One of our colleagues, an agnostic without a religious bone in her body, ritualistically lights five candles every morning before she practices her forty-five minute yoga routine. When a candle burns down after several weeks, a new one replaces it. Every day she repeats the act. For her, the candle has absolutely no connection to spirituality or the yoga routine. It’s simply a habit, a ritual that sets the day and the creative act in motion.  

Regardless of what your ritual is, it should be habitual and practiced unswervingly. If you’re looking for some ideas, here are 5 suggestions to get you started.

Wrestling the muse: 5 creative rituals for the freelance translator

Write in Bed
According to Monica Ali, author of Untold Story, Edith Wharton, Winston Churchill, Mark Twain and Marcel Proust all wrote in bed. Writing, or in your case, translating, is serious business; it’s “stuff” of the mind, so writing from bed might seem a bit irreverent. But if it works, why not?

Provoke Tiny Moments of Awareness
While we were browsing the shelves in Barnes and Noble, we came across a book by Roger-Pol Droit called Astonish Yourself: 101 Experiments in the Philosophy of Everyday Life. It’s a playful book, but we’ve found that some of the exercises do in fact help us discover the ways in which small, ritualistic acts can become the starting point for a sort of “astonishment” that can take you out of the moment and inspire creativity. Here’s one such example, an exercise called “Empty a Word of Its Meaning”:

Make sure that you are in a place where no one can hear you. Take an ordinary object—in the past, we’ve picked up the very object that is intimidating us or hindering creativity. Now take the object in your hands and say its name. Repeat its name over and over again as you look at it. Keep going until the familiar word detaches itself and starts to become a series of strange sounds, meaningless noises that mean nothing, indicate nothing and take little form. Once this happens, you’ll notice that the object, too, has become much less startling, more crude and present. Did you notice the exact moment when the meaning dissolved, when the object became no longer something to intimidate, but a simple thing? Now go about your business creatively!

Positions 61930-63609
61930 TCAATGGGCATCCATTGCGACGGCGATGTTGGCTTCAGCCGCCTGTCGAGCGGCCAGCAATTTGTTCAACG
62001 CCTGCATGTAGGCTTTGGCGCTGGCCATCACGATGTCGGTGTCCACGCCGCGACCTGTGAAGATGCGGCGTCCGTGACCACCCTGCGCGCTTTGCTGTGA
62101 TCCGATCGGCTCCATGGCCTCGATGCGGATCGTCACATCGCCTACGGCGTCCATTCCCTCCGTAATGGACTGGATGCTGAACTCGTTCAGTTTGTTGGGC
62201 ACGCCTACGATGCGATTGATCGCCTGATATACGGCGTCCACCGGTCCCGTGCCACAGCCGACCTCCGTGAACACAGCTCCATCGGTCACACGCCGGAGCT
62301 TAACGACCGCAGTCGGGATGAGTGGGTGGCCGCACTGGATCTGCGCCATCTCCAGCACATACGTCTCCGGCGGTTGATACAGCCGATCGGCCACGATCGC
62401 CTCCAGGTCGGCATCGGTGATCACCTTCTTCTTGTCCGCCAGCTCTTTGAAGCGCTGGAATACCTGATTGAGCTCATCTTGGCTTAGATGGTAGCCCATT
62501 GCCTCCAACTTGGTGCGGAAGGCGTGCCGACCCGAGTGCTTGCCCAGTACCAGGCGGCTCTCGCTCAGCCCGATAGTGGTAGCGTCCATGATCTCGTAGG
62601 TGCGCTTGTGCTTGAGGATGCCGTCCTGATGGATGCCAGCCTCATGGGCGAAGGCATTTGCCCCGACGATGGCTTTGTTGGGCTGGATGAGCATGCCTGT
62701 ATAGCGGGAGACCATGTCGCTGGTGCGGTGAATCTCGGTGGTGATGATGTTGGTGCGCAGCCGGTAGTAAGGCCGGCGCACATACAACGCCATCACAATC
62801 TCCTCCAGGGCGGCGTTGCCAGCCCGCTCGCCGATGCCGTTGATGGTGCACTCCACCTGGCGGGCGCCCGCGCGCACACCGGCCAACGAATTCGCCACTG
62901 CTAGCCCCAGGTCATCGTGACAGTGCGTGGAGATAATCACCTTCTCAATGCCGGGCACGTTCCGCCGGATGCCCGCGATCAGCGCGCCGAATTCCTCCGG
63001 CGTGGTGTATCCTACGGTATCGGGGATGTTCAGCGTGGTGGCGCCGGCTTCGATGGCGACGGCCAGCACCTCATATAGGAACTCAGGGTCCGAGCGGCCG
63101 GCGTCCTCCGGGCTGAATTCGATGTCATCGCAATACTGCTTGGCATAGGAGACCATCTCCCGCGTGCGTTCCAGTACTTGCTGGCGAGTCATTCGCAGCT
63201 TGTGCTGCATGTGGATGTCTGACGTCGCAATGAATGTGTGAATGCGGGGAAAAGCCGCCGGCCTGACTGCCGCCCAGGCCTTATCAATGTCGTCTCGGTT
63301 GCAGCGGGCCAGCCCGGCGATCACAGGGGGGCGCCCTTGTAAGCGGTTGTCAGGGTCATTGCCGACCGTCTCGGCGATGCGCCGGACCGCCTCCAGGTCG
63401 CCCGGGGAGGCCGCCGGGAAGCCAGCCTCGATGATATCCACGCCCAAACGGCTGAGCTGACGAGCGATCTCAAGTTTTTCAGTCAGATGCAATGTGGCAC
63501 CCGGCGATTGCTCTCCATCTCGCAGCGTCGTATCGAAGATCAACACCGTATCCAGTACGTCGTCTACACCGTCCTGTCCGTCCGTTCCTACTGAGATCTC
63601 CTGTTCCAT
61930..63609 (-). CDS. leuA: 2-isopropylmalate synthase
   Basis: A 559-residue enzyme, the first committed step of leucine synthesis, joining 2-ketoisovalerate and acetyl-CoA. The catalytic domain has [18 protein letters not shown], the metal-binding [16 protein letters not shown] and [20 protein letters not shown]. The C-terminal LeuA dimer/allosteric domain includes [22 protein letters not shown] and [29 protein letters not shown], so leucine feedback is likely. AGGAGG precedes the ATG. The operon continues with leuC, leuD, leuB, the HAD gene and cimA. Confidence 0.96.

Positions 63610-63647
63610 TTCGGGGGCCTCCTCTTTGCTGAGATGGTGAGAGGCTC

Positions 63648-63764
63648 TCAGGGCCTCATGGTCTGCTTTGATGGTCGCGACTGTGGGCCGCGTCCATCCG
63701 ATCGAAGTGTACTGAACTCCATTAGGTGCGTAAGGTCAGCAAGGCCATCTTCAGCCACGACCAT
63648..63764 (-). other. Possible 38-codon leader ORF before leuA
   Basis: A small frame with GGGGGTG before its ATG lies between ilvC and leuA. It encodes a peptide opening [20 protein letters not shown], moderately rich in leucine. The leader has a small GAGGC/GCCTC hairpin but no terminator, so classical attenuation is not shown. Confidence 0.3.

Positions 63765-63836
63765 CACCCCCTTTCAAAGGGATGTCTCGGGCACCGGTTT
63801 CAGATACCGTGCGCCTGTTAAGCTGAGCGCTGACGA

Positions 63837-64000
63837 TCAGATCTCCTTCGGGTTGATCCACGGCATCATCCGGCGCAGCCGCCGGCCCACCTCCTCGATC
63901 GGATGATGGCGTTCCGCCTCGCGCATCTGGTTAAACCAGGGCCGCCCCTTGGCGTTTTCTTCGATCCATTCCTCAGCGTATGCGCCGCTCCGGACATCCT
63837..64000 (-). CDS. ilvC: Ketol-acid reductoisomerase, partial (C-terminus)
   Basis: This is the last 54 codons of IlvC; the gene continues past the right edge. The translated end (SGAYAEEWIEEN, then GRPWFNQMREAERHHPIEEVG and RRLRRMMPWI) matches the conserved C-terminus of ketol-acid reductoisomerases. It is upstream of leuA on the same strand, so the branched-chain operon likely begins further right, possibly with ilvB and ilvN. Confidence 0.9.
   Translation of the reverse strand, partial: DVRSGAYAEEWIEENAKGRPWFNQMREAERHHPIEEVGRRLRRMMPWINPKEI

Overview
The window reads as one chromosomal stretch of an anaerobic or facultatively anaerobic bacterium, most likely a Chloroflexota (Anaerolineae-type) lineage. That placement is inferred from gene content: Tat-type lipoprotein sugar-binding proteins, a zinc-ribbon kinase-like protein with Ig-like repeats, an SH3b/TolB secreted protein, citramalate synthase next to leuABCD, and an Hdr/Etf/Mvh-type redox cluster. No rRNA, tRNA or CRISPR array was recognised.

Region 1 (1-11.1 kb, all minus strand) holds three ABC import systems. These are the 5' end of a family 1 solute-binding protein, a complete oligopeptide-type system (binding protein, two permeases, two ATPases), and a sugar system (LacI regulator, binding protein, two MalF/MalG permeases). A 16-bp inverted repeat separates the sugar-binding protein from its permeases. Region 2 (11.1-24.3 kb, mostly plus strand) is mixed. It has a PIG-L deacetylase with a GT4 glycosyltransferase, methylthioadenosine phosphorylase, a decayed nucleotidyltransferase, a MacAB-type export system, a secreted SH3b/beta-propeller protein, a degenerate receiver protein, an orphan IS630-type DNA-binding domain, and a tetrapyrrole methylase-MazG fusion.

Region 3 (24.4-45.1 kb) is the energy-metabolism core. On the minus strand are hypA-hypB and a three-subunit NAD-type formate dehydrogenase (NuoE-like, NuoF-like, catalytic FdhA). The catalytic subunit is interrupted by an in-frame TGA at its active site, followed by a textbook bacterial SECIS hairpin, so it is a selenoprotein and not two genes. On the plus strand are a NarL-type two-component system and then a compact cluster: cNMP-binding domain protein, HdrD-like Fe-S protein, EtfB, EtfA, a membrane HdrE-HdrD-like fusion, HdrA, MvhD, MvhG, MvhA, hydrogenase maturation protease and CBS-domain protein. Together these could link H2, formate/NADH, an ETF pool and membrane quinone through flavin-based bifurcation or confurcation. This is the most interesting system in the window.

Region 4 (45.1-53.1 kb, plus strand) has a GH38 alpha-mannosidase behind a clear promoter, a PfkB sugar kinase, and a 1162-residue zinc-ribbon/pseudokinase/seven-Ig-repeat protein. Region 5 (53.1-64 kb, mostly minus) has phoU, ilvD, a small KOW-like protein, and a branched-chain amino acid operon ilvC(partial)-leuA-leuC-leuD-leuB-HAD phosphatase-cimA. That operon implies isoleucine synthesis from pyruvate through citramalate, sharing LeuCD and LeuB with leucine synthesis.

Learn to see the blank computer screen as a beautiful, clean canvas
What’s so bad about a new beginning? “Starting off with a clean slate” is one of the most frequently uttered colloquialisms around. Why not apply it to your work? Remember, the words you put on it don’t need to be perfect—especially since it’s a digital canvas that can be written on, deleted, copied, pasted, printed  and saved for later.

Go to your creative space
You may be familiar with Maya Angelou, author of I Know How the Caged Bird Sings? Here is how she describes her writing ritual:

I keep a hotel room in my town, although I have a large house. And I go there at about 5:30 in the morning, and I start working. And I don’t allow anybody to come in that room. I work on yellow pads and with ballpoint pens. I keep a Bible, a thesaurus, a dictionary, and a bottle of sherry. I stay there until midday. About once a month, the management slips a note under my door and they ask, ‘Please, Dr. Angelou, may we change the sheets? We know they must be moldy.’ But I’ve never slept there. I just go in and sit down and work.

Stop trying to be a genius and write only for X amount of time every single day
In a letter to Cecil Dawkins, author Flannery O’Connor said,

“I’m a full-time believer in writing habits…You may be able to do without them if you have genius but most of us only have talent and this is simply something that has to be assisted all the time by physical and mental habits or it dries up and blows away…Of course you have to make your habits in this conform to what you can do. I write only about two hours every day because that’s all the energy I have, but I don’t let anything interfere with those two hours, at the same time and the same place.” 

These creative rituals may not be every freelance translator's cup of tea. Just remember, it doesn’t matter what the ritual is as long as it’s something that works for you and becomes a habitual part of the translation process itself.

Download our exclusive guide:  Translation and the Empathetic Imagination

Topics: writing strategies, Modern Language Translation, Spanish Translation Course, French Translation Certification, Online Translation Certification Arabic, freelance translation, Translation Agencies, writing rituals